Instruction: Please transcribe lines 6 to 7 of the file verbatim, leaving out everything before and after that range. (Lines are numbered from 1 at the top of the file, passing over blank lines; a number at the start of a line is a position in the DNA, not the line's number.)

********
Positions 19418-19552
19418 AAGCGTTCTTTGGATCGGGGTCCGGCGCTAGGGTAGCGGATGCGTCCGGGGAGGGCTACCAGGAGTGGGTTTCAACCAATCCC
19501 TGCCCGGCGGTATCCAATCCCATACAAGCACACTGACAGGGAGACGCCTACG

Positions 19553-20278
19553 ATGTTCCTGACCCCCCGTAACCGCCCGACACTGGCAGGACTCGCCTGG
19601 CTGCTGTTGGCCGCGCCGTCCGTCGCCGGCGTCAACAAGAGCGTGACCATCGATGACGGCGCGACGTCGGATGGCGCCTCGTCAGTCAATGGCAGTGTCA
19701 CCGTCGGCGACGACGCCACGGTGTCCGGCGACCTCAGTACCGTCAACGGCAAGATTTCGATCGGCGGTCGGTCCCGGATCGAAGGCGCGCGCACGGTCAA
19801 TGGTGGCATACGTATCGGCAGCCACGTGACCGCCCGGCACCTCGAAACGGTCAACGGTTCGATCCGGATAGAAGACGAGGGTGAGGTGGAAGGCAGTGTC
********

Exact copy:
19601 CTGCTGTTGGCCGCGCCGTCCGTCGCCGGCGTCAACAAGAGCGTGACCATCGATGACGGCGCGACGTCGGATGGCGCCTCGTCAGTCAATGGCAGTGTCA
19701 CCGTCGGCGACGACGCCACGGTGTCCGGCGACCTCAGTACCGTCAACGGCAAGATTTCGATCGGCGGTCGGTCCCGGATCGAAGGCGCGCGCACGGTCAA